Due to the predominance of anti-slavery groups such as Quakers and Methodists, Greensboro was not a hub of Secessionist sentiment. Many residents saw the War as an unnecessary distraction to the economic growth that was centering on Greensboro due to the railroads. Economic and social upheaval of the Civil War capped growth in the region until industrialists tapped the area’s low-wage labor pool, efficient transportation system, and abundant lumber, cotton and tobacco resources. Though Guilford County was a center of North Carolina’s Reconstruction efforts, as illustrated by the Model Farm in nearby High Point, it was the growth of the textile and cigarette industry in the late nineteenth century that caused Greensboro’s population to surge. The premier example of the textile industry is the Revolution Mill in the northeastern section of the city, once considered the world’s largest producer of denim.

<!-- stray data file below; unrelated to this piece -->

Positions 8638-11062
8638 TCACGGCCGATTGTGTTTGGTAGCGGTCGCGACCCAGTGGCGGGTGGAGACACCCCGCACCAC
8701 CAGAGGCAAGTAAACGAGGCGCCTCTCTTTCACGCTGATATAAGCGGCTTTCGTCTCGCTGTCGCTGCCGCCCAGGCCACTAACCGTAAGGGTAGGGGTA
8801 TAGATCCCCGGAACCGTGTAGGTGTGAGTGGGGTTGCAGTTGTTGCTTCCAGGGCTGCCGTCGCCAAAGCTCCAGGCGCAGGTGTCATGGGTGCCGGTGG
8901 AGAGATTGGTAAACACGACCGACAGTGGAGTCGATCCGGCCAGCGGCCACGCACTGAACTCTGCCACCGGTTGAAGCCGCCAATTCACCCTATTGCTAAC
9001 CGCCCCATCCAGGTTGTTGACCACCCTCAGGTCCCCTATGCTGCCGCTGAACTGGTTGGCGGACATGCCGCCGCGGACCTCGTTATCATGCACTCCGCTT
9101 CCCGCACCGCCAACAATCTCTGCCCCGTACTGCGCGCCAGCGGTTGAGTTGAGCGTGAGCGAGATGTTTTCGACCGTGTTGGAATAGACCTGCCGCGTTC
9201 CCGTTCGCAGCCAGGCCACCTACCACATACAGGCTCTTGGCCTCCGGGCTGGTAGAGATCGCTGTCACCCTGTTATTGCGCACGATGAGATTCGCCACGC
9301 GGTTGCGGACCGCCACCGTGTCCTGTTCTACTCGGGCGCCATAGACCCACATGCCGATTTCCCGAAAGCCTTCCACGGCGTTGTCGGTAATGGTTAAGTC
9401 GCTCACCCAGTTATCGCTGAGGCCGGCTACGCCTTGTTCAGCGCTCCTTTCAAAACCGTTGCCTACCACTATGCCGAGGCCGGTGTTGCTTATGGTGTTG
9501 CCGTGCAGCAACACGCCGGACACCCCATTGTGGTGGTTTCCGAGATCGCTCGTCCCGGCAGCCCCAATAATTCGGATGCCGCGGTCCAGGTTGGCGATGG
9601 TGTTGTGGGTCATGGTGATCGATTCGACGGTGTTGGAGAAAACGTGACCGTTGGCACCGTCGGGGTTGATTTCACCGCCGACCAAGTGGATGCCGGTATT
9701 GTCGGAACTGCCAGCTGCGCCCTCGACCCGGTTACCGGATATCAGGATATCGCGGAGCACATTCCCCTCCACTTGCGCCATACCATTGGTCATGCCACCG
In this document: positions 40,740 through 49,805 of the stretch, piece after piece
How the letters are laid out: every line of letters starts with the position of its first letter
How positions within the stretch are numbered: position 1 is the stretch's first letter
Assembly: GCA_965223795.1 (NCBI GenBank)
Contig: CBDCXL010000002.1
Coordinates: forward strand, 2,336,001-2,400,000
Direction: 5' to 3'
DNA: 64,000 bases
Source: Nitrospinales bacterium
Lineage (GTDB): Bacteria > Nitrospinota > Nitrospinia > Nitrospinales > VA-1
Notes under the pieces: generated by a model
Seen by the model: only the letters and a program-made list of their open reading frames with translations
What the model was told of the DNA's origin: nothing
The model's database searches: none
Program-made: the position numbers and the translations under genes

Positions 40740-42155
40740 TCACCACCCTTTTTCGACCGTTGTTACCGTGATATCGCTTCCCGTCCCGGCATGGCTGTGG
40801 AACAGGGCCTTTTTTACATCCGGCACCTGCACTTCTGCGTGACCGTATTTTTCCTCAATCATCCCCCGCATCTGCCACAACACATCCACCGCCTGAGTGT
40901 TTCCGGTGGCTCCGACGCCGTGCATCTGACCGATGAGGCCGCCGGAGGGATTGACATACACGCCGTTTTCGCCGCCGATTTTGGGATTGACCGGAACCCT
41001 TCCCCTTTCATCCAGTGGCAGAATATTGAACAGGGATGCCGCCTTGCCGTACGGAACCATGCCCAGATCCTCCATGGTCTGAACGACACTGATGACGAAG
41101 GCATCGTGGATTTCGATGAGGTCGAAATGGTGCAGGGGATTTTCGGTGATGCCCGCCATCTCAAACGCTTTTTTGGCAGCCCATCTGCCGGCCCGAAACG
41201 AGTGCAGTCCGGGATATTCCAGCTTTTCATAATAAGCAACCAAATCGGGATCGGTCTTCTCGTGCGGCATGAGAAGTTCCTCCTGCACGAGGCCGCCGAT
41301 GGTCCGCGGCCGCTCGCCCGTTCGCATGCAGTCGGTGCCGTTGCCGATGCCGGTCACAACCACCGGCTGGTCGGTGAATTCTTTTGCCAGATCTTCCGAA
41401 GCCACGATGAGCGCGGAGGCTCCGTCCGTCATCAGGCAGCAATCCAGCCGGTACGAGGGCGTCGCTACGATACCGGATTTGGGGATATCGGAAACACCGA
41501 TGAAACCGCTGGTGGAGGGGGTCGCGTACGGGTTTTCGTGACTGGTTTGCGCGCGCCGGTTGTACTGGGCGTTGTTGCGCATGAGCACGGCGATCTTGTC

Industrial expansion as well as growth in insurance and finance in the early twentieth century resulted in the development of one of Greensboro’s hallmarks: charming and well-defined neighborhoods such as College Hill, Bellemeade, Fisher Park, and Aycock. Large and comfortable homes, many sporting front porches and nationally popular architectural trends such as Queen Anne, Colonial Revival, and Craftsman styles populated shady streets. In later neighborhoods such as Westerwood and Sunset Hill, parks were used as central features. A low-income housing crisis was averted through establishment of self-contained mill villages throughout the city that served burgeoning textile mills. The era also saw growth of service sector jobs along South Elm Street, illustrated by ambitious projects such as the Jefferson Standard Life Insurance Headquarters, celebrated as the city’s first skyscraper.